• Remedial action when the equipment does not meet established requirements.

Main elements of equipment validation

The EU and the FDA require equipment validation to be done from these perspectives:

  • Installation Qualification (IQ)
  • Operational Qualification (OQ)
  • Performance Qualification (PQ)
  • Change control & Requalification

Validation- before and after use

Validation needs to be done prior to putting the equipment to use. This is done to ensure that the product that is being produced meets its specifications. Also, methods by which equipment that are already in use have to be validated are also suggested.

A complete understanding of all the aspects of calibrating and maintaining test and measurement equipment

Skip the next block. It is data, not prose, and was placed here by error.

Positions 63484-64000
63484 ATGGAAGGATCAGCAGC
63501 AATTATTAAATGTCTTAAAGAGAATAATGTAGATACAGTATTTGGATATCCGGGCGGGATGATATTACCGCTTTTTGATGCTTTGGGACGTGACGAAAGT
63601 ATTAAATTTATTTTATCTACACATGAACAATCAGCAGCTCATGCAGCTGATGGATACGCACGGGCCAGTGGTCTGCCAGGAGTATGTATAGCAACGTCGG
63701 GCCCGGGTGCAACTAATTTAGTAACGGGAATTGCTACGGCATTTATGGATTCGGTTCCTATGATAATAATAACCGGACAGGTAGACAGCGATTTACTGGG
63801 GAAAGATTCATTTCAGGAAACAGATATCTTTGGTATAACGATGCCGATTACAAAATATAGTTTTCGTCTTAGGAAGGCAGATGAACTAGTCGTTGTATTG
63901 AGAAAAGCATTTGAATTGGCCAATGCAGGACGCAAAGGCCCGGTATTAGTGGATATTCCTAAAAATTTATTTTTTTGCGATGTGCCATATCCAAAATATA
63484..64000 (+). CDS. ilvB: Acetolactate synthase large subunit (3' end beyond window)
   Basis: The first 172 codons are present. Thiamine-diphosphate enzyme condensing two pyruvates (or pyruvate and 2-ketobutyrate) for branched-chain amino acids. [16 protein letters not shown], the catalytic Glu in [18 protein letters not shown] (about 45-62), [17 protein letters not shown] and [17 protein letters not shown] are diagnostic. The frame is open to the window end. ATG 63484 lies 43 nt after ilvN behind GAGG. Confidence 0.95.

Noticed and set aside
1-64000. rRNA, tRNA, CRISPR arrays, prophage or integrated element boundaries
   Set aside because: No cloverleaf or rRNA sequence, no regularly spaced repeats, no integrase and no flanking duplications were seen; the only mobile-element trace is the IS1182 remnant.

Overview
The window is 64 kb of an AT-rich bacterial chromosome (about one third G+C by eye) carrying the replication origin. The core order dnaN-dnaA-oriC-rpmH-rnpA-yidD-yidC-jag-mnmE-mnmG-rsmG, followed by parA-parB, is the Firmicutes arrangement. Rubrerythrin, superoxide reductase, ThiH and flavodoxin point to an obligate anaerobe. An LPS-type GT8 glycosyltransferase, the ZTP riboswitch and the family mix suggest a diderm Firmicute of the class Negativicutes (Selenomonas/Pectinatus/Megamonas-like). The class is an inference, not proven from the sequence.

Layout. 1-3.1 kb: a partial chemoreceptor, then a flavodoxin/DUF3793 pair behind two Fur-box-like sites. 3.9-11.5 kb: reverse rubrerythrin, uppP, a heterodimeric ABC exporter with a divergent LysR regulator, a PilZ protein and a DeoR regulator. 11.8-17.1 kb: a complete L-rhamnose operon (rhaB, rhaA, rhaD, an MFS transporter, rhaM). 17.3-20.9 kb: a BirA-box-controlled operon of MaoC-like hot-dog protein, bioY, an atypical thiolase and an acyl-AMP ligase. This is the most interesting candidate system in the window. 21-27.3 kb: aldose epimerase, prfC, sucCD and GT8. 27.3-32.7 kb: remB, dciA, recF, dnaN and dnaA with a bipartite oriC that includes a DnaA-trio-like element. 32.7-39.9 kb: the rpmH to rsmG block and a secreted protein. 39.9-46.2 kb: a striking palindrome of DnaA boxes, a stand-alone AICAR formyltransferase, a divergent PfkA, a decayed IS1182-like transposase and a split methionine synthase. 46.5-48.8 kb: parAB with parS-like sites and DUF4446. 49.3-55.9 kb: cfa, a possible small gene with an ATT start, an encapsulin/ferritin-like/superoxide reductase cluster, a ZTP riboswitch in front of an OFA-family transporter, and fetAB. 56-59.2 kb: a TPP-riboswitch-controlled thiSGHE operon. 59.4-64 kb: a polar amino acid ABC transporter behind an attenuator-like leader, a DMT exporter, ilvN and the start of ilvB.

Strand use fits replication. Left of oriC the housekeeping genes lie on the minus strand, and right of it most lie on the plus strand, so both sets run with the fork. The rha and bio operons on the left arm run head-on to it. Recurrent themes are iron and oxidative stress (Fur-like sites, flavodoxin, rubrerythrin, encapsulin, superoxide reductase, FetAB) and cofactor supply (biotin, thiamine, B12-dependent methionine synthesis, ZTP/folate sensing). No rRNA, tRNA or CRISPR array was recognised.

At this webinar, Jeff will describe all the aspects of equipment validation, tracking, calibration and preventive maintenance. He will offer incisive clarity on planning and implementing a program that meets all the regulatory requirements relating to the validation and maintenance of test and measurement equipment.

Participants will understand how to calibrate and maintain test and measurement equipment. All the elements going into it, such as intervals, scheduling, specific procedures, limits of accuracy/precision, and remedial action when the equipment does not meet established requirements, will be explained. The expert will also offer a heads-up on how to validate equipment already in use.

This session is of immense value to those who work with equipment/process development. These include: